My dinner last night was Romanesque cauliflower, roasted in thick slices with black pudding, tossed with braised lentils, shredded confit chicken, red onion and lettuce, dressed with olio nuovo and some vinegar from a jar of jalapenos; easy for me, because I had all of those things cooked or ready to hand. From scratch, a bloody faff of a recipe that probably wouldn’t be worth it. Still, you get the idea. We need something to keep us occupied while our slow food takes its time. You probably remember (ha!) how my rabbit ragout (my slowest recipe, I think) leaves you with spare saddle fillets; here, finally, is what to do with them. You are WELCOME.

RABBIT PASTRAMI
You’ll need a smoker, or some kind of tray-rack-lid contraption that does the job.
How much this makes depends on how many rabbits you had in the first place. It is very adaptable.
Brined rabbit saddle fillets, rinsed and dried overnight in the fridge
A handful of coarsely ground black pepper (you’ll probably want to do this in a spice grinder, if possible; you could use bought cracked pepper, but it’s not as nice)
2 tbsp loose black tea
1 cinnamon stick
2 bay leaves
Take the fillets, which should be a little tacky after drying (this is called the ‘pellicle’, I don’t know why) and roll them in the pepper to coat. Shake them gently to remove the excess, and arrange on the rack of your smoker so they aren’t touching. If you don’t have extraction, open a window.
Put the tea and spices in the bottom of the smoker, drip tray (if there is one) on top of that, then the rack, and then the lid, or tinfoil, leaving a small gap. Place on a high heat until smoke starts to wisp out, then close the gap and smoke on a medium heat for ten minutes. Take off the heat and leave for another ten before taking the lid off.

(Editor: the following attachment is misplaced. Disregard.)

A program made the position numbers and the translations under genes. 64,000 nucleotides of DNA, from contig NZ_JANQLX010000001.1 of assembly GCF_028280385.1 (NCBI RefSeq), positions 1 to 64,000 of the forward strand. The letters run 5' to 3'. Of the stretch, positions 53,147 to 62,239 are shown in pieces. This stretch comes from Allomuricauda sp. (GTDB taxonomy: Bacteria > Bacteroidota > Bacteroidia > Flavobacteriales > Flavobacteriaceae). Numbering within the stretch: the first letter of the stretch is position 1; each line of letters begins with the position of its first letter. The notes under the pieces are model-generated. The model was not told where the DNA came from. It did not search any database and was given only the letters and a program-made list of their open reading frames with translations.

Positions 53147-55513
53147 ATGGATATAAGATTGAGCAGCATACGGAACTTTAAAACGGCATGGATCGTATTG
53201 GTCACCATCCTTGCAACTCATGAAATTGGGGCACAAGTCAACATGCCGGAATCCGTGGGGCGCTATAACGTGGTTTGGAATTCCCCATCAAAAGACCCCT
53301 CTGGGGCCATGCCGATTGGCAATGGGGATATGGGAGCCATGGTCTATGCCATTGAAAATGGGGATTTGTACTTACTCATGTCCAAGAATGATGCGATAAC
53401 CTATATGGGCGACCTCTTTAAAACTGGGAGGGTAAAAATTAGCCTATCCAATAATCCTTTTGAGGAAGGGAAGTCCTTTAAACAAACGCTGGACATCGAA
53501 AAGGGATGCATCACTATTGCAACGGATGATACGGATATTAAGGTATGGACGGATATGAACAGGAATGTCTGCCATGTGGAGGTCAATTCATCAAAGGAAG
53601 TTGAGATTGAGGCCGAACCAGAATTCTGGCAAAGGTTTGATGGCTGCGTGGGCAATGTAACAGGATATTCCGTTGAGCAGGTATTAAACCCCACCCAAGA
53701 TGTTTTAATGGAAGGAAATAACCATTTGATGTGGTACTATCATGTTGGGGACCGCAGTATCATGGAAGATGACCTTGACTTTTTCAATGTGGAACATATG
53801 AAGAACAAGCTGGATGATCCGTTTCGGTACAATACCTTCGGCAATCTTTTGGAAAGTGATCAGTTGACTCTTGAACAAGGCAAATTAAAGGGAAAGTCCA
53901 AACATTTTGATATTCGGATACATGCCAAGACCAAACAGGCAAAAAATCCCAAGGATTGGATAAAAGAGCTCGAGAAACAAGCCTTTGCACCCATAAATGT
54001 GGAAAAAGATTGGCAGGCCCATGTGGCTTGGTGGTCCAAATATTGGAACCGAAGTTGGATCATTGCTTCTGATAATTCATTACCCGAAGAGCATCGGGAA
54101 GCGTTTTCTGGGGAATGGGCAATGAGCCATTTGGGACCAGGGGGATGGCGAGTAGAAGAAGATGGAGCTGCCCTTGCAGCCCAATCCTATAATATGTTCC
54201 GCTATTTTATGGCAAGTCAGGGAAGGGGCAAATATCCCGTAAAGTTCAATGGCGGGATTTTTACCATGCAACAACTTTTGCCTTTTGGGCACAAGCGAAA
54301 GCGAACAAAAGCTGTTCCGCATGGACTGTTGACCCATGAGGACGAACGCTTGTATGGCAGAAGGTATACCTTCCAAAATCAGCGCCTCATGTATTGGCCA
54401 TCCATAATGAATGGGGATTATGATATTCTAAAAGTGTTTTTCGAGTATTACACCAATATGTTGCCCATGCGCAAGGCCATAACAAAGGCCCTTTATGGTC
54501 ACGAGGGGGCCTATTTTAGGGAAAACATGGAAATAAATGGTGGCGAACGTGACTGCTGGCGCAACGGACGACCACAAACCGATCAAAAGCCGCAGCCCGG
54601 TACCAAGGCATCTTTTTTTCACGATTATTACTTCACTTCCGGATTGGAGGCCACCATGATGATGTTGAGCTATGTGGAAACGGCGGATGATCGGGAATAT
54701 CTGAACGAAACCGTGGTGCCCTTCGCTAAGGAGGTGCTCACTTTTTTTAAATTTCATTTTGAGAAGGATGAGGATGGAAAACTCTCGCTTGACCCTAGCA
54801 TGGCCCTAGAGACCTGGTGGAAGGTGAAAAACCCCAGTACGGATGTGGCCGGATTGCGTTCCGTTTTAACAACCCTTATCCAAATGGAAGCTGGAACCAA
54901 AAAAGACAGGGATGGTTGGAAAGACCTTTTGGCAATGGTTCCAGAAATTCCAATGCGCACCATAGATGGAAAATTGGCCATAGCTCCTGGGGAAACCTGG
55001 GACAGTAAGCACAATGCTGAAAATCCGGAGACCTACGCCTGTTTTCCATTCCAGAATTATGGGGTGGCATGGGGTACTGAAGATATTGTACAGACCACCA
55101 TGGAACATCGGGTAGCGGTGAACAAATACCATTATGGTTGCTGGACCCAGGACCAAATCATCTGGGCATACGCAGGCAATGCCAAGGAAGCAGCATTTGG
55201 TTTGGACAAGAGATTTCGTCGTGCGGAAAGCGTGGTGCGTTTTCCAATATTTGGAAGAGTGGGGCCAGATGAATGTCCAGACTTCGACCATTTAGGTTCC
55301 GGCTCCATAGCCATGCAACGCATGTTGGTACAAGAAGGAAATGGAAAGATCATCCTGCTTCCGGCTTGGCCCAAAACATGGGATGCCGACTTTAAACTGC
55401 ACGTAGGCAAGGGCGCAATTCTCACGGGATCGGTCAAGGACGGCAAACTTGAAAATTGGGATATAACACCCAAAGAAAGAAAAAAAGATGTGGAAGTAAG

The ‘pastrami’ can now be sliced thinly and served with, say, sweet-pickled cucumber and rye crispbreads, or sauerkraut and cheese, or whatever; if you make tiny bagels to put it in, please send me pictures.

Inappropriate Pun About A Tart


I don’t really do festive cooking. The feast itself is kept under the iron control of my mother, who adheres to a timetable developed over 40 or more Christmases, not to mention Eves and Boxing Days; I help with little jobs, the blanketing of pigs and the cross-hatching of sprouts, but the real meat of the matter, the planning, execution and seasoning, is all hers.

 

Professionally, I’ve been lucky, in recent years, to work in places that don’t really do festive cooking either; certainly not in a turkey-and-cranberry-and-mincemeat-and-stuffing-and-bread-sauce sort of a way. My first job was in a hotel which VERY MUCH did Christmas, with large work parties several times a day (turkey, smoked salmon & port everywhere). It was, I remember distinctly, hell.

 

Still, it’s nice to give a nod to the season, in the form of nuts and dried fruits and spices. There’s bugger all else to bake with, for one thing, at least until the orange season really kicks in. Hence this tart, with flavours from somewhere between Turkey and Ukraine, and a texture and taste blending mincemeat, treacle, and bakewell – snap, squidge, crunch.

 

SOUR CHERRY AND WALNUT TART

Makes 1 tart.

PASTRY

250g plain flour

50g light muscovado sugar

125g cold, cubed butter

1 egg

pinch of salt

splash of milk

Preheat the oven to 200°C. Blitz, rub or cut the flour together with the sugar, butter and salt. When it looks like fine breadcrumbs, mix in the egg and a tiny splash of milk, then form into a ball and stick in the freezer while you make the filling.

 

FILLING

60g caster sugar

60 soft butter

1 egg

60g walnuts

1 tbsp plain flour

100g dried sour cherries

Grind the walnuts with the flour into a fine crumb. Cream the sugar with the butter until almost white and really fluffy. Beat in the egg and then fold in the walnut mix.

Roll the pastry out thinly to line a buttered and floured tart tin (you’ll have too much pastry, which is infinitely preferable to not enough). Trim off the excess, and spread in the filling. Sprinkle the cherries evenly over the top (they’ll gradually sink, which is fine), then bake for about an hour until the filling is set and the pastry is a nice brown. Meanwhile, make the topping.